What Is the Point of Civics Education?
There has been a great deal of discussion lately about the lack of civics education in our country. The joke has been made that more Americans can identify all the Kardashian siblings more easily than they could name the U.S. senators from their own state. Whether or not that joke has any validity, the Florida Department of Education recently reported that only 37% of students taking the new Florida Civic Literacy Exam passed the test. It is true that a higher percentage passed the more important end-of-course work, and Florida is a national leader in civics education, but clearly much work remains to be done.
The lack of a basic understanding of our fragile system of government, based on three branches of government and checks and balances on power, is common. A meaningful explanation of the role of each branch of government and how those checks and balances protect us is imperative. An easy explanation can be found in Federalist No. 51, where Alexander Hamilton eloquently and succinctly states that, “Ambition must be made to counteract ambition.”
An understanding of these basic tenets is essential to a democracy. Particularly today, as some people view political life like a sporting event — the only thing that matters is that the other team loses. Facts don’t matter, only arguments that sound increasingly angrier. That hyper-partisanship is acidic for the necessary civil discourse to keep a healthy democracy functioning.
Lawyers, judges, and law professors often talk about the “rule of law,” but this term has little actual meaning for everyday citizens, and that needs to change now. The basis of the rule of law is that we are fellow citizens of this state and country, to be treated the same way under our Constitution and our laws. The public’s understanding of these concepts is essential, and that can help moderate the tone — if not the content — of political discourse if done properly.
While increasing civics education in the school system is important, we can also amplify civics education for the “grown-ups” in our great state, and The Florida Bar has a plan for that. To be clear, this is a huge lift and is going to require as many Florida lawyers as possible to help with the Bar’s efforts.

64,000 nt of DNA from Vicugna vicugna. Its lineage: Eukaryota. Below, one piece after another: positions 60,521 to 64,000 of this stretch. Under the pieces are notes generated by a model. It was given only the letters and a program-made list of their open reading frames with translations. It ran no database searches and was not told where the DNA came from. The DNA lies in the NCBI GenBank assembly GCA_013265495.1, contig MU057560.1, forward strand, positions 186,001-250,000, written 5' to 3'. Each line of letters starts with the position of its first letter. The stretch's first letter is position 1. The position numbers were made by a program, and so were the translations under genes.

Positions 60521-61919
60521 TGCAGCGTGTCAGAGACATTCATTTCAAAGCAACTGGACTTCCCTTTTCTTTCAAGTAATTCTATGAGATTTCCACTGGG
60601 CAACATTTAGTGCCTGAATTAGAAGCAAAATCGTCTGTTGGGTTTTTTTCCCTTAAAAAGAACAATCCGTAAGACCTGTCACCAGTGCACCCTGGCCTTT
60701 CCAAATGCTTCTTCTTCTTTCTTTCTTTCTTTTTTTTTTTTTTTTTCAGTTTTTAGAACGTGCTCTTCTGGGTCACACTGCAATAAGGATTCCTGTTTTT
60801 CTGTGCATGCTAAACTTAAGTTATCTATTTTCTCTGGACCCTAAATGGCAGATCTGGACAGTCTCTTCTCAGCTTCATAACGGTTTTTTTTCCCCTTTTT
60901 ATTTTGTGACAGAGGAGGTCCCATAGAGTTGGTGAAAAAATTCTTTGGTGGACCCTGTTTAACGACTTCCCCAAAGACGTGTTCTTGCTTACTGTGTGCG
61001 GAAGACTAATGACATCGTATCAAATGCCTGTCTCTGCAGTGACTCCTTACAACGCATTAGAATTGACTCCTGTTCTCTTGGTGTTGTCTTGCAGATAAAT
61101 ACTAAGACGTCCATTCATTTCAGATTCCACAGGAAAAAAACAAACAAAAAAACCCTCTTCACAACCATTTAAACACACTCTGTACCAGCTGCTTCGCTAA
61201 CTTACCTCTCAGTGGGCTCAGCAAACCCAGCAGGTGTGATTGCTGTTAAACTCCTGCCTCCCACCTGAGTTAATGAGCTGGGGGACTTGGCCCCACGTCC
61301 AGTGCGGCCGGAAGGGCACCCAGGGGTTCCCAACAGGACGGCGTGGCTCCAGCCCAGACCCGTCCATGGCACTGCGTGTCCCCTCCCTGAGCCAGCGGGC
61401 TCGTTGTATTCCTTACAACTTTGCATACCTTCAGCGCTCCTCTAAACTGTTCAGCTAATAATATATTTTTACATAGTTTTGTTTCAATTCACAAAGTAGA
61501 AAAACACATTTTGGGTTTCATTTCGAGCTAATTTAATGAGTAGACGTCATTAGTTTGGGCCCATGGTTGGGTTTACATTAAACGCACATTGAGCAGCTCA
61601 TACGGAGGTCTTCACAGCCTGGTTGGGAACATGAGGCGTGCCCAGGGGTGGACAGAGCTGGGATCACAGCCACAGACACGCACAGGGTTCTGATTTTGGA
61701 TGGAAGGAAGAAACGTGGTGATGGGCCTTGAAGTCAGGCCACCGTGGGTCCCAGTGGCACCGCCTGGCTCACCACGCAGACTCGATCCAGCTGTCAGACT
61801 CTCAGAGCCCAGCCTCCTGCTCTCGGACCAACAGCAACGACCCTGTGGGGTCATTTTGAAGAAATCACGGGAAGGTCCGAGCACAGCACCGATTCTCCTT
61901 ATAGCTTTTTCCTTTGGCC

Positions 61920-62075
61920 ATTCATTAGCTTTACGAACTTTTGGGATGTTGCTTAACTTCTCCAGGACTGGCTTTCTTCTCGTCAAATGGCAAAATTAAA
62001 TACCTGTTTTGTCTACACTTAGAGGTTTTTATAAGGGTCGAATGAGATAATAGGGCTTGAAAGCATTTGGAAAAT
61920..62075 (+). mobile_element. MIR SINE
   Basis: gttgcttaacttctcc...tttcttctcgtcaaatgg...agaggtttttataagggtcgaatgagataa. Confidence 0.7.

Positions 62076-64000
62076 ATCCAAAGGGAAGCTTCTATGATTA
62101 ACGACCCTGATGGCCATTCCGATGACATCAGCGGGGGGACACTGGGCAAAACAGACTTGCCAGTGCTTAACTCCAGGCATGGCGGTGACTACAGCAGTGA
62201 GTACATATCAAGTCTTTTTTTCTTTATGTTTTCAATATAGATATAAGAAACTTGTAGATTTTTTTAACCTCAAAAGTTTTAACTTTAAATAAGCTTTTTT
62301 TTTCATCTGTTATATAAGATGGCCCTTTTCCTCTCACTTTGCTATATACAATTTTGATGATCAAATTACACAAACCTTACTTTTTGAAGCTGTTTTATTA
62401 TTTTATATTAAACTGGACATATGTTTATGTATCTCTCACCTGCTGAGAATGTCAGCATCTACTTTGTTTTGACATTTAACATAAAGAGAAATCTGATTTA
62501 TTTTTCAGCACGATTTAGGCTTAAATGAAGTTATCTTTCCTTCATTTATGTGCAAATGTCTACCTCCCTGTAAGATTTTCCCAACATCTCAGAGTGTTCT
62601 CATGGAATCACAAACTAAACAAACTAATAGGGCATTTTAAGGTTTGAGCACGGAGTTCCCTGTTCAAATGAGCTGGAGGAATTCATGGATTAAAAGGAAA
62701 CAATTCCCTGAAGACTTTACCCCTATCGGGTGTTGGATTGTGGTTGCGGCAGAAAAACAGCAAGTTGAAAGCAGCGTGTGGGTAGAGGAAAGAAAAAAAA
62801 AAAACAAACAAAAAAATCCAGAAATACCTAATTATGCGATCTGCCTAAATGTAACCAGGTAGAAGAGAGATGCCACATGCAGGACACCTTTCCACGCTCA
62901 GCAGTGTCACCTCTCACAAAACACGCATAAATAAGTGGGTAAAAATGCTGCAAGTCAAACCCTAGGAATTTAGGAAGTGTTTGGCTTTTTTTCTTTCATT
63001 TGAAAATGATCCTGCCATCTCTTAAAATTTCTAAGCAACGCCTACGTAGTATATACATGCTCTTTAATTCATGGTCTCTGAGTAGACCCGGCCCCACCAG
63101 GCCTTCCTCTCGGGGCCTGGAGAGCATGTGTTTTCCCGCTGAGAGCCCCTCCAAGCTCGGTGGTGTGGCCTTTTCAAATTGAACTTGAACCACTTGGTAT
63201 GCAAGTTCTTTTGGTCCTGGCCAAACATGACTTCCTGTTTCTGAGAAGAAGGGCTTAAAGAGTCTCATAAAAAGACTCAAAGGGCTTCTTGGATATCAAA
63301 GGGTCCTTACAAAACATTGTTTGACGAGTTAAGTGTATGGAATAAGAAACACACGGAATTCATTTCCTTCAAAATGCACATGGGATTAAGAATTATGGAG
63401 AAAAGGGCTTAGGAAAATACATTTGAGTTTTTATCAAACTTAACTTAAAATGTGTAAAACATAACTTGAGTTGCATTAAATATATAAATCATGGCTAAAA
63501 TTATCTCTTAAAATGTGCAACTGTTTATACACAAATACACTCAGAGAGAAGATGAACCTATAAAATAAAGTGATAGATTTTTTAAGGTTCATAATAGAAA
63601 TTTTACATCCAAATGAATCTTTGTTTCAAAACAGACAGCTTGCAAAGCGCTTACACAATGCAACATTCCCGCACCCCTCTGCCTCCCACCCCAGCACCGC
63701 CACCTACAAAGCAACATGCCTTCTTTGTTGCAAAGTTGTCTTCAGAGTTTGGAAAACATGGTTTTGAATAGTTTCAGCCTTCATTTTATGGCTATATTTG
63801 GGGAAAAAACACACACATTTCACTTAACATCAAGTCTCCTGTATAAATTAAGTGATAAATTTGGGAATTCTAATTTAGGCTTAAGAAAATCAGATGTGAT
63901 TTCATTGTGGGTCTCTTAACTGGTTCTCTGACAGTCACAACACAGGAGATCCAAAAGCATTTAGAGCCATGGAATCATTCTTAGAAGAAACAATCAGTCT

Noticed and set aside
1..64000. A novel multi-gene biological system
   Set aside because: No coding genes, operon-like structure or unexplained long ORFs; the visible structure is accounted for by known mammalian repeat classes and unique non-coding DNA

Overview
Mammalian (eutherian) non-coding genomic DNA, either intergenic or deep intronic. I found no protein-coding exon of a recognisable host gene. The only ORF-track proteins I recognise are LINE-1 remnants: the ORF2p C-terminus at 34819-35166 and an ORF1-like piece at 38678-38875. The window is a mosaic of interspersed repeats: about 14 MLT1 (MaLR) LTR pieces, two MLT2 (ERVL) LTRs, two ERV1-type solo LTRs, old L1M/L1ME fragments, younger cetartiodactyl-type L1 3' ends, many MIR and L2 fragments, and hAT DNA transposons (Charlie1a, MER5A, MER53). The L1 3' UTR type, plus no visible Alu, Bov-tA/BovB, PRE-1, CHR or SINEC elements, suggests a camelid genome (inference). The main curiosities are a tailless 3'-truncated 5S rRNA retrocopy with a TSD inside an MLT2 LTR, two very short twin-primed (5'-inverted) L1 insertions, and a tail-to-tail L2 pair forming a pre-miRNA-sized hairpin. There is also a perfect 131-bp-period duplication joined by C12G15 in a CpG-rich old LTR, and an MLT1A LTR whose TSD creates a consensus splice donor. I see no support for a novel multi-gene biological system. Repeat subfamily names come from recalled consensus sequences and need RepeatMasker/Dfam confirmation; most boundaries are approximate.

A primary focus of these efforts is making clear the importance of the independent judicial branch, and The Florida Bar has recently revamped and strengthened its civics education offerings, especially the well-regarded Benchmarks program.
The award-winning program sends local lawyers to interested community groups all over Florida. Our country’s system of government depends on members of the public understanding their rights and responsibilities under the Constitution. Kudos to current Constitutional Judiciary Committee Chair Katherine Van de Bogart and last year’s chair, Judge Gary Flower, for improving and expanding the availability of this program.
Benchmarks speakers are available to present to groups like Rotary, Tiger Bay, local chambers of commerce, and other community organizations. Any interested group can request a Benchmarks presentation through The Florida Bar Speakers Bureau.
What can you do as Florida lawyers to help advance greater civics education? Quite a bit actually. First, be on the lookout for “speakers needed” emails that The Florida Bar periodically sends. That means there is an interested community group, and we need a lawyer presenter. You can reach out directly to The Florida Bar to request to be a speaker to a group in your area. Importantly, you can also connect groups in your area to The Florida Bar to receive a Benchmarks presentation, as the more groups we can present to, the better.
Very few “big issues” get solved by a “magic wand,” but we can exponentially expand the reach and impact of Benchmarks with the help of our members speaking and making these important connections to community groups across Florida.
The Benchmarks program is an outstanding resource for Floridians wanting to learn more about the fundamentals of our government and the courts, and a great way for Florida lawyers to get more involved in their communities. Thanks in advance for doing so!